Matt Plessner: Are there other options when someone registers the domain name incorporating say my personal name?
Brian Hall: You know there is always other options and what I say is…you know, I always tell clients and prospective clients alike, litigation should always be analyzed but it should also be a last resort. Because there may be an opportunity here to negotiate the sale and purchase of the domain name that corresponds with your personal name and you should at least take the effort to explore whether or not that is possible and then allow the client to make a good business decision and an education decision as to whether or not they want to pay for the domain or maybe they might not even have to pay. Maybe the person that registered the domain truly didn’t know that this was unlawful once a cease and desist letter is sent. They may simply turn over the domain or they may offer it for a price that becomes so attractive that being forced to litigate it either in a federal court or the UDRP, just doesn’t make sense.
Matt Plessner: And finally Brian, what do you recommend to individuals regarding registration of personal names?
Brian Hall: Well, the first thing that, is straight forward, its register the domain name that corresponds with your name. So, you know, it is not always easy if you have a very common name like mine, Brian Hall. It wasn’t easy for me to register my name. However, I did register some variations of it. I registered my name with some different TLDs or top level domains other than the dot-com. So try and register as many domain names as you can that correspond with your name. And it might be your first and middle name, it might be your first and last name, it might be your first, middle and last. You know, who knows. A lot of it really depends on what your name is. The other thing I recommend to individuals, and I probably recommend this now more than ever as a father myself, is if you are going to have babies, if you are going to have children, a good thing to do is to register their domain name or the domain name that corresponds with their name when they are young because it is obviously a piece of property that they are going to want for personal and professional reasons later on in life. So, I think there is no better gift than doing that, you know, at an early stage for any child.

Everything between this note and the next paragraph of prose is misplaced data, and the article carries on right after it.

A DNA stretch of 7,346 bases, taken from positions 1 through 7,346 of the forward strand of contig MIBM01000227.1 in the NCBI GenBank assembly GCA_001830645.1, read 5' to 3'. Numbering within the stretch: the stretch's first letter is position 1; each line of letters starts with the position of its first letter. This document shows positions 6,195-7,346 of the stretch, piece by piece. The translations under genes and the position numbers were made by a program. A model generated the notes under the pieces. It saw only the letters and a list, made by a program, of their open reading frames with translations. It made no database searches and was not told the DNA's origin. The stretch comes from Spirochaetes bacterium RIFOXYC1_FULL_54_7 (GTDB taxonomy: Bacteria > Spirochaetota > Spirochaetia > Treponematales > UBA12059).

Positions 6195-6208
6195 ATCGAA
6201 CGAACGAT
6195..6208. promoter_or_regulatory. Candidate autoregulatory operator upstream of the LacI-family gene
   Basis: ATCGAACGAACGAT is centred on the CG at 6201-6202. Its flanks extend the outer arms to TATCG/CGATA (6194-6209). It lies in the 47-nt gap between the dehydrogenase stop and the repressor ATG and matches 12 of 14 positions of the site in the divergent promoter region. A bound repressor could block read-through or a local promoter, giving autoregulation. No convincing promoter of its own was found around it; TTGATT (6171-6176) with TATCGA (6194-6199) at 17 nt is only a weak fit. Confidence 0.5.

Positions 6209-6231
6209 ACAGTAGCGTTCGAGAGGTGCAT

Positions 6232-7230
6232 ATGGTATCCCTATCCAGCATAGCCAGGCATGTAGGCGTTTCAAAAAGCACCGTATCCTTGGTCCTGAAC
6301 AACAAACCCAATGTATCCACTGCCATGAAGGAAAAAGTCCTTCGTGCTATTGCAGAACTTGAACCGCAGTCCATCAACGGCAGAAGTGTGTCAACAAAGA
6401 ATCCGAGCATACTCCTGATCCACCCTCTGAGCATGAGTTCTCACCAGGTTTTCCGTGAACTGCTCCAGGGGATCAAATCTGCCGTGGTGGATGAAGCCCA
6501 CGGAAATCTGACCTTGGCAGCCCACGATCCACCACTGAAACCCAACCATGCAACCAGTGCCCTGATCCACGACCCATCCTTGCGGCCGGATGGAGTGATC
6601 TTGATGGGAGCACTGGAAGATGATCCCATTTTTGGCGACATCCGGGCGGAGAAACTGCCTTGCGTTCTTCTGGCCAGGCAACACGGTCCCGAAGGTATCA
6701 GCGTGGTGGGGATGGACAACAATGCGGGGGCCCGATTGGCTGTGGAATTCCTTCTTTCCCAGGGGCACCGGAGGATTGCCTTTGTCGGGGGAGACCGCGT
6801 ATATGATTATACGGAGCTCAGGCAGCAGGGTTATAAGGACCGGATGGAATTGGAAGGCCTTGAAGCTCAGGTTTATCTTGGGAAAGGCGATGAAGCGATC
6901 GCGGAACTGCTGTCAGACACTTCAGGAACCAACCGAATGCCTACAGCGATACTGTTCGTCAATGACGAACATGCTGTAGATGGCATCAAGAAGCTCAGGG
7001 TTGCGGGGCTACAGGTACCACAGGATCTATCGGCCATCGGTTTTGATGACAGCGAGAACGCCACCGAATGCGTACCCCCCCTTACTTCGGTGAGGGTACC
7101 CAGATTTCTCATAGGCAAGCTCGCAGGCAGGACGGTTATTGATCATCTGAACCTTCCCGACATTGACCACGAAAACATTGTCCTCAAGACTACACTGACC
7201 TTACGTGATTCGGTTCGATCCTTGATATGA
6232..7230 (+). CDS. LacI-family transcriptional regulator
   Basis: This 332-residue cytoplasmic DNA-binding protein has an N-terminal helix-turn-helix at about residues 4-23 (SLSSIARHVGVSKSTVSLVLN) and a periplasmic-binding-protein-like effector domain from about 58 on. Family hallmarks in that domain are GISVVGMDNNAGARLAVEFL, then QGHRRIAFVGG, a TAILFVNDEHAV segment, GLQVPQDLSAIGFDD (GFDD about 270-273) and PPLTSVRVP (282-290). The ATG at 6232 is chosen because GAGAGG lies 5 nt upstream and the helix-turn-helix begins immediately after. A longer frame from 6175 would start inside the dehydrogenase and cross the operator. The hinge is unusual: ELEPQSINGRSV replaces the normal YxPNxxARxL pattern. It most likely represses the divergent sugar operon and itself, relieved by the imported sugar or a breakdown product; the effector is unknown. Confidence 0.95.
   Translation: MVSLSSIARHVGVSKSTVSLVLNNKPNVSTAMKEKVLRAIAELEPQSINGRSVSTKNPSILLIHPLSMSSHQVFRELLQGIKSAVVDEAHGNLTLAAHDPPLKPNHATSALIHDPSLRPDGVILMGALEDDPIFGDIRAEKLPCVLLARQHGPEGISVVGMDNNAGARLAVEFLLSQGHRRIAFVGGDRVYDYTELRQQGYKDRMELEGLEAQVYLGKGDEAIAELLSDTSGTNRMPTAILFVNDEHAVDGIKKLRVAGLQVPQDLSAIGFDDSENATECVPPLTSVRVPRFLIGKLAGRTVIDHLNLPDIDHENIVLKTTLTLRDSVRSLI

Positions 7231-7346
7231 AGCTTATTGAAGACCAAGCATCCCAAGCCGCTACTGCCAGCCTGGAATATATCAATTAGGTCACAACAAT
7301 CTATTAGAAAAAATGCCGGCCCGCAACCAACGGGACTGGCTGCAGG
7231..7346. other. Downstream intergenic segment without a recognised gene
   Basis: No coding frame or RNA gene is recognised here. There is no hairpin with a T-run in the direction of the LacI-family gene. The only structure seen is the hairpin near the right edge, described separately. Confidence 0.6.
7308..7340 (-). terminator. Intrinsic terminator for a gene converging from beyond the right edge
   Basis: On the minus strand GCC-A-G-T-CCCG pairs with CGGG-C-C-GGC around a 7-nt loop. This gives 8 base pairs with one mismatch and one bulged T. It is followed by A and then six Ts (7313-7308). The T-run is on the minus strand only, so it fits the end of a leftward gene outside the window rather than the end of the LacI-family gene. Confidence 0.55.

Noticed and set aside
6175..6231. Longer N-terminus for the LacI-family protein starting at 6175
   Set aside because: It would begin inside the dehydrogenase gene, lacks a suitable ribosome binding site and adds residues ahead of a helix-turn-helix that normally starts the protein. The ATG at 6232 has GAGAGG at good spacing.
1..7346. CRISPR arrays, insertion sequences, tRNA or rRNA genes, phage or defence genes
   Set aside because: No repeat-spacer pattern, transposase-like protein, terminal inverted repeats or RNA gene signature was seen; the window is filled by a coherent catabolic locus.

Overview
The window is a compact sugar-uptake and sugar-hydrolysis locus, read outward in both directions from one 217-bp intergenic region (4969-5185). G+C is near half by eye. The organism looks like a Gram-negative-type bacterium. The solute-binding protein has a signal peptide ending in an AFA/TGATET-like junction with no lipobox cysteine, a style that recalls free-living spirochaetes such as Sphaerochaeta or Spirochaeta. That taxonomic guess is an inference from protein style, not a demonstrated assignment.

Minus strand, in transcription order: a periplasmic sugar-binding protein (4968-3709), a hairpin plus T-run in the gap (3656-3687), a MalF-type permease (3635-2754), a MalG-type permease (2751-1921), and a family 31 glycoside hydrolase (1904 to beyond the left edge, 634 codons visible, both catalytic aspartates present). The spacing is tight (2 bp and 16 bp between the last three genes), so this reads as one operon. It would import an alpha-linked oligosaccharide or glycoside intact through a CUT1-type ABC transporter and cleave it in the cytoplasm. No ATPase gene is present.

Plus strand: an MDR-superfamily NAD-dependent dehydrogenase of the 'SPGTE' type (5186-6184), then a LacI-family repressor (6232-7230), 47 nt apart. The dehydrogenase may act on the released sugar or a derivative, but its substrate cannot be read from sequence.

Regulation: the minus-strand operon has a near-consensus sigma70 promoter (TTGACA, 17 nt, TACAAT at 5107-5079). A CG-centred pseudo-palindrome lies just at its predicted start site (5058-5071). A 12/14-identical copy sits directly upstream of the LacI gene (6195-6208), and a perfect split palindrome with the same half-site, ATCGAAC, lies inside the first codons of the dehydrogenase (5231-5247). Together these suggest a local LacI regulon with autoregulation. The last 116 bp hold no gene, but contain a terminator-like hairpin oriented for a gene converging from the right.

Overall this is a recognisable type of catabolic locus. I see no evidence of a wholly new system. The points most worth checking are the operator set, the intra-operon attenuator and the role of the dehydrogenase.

Matt Plessner: Absolutely! Well, Brian, we always enjoy having you here to talk with us and, of course, thank you for giving us some insight on this topic.
Brian Hall: Thanks a lot Matt. Have a good one.
Matt Plessner: This is Matt Plessner and join us next time on Cybersquatting Law Radio.
You’ve been listening to Cybersquatting Law Radio. Whether you are filing or defending a claim of cybersquatting under the Uniform Domain Name Dispute Resolution Policy (UDRP) or Anticybersquatting Consumer Protection Act (ACPA), we have a cybersquatting and domain dispute attorney ready to answer your questions.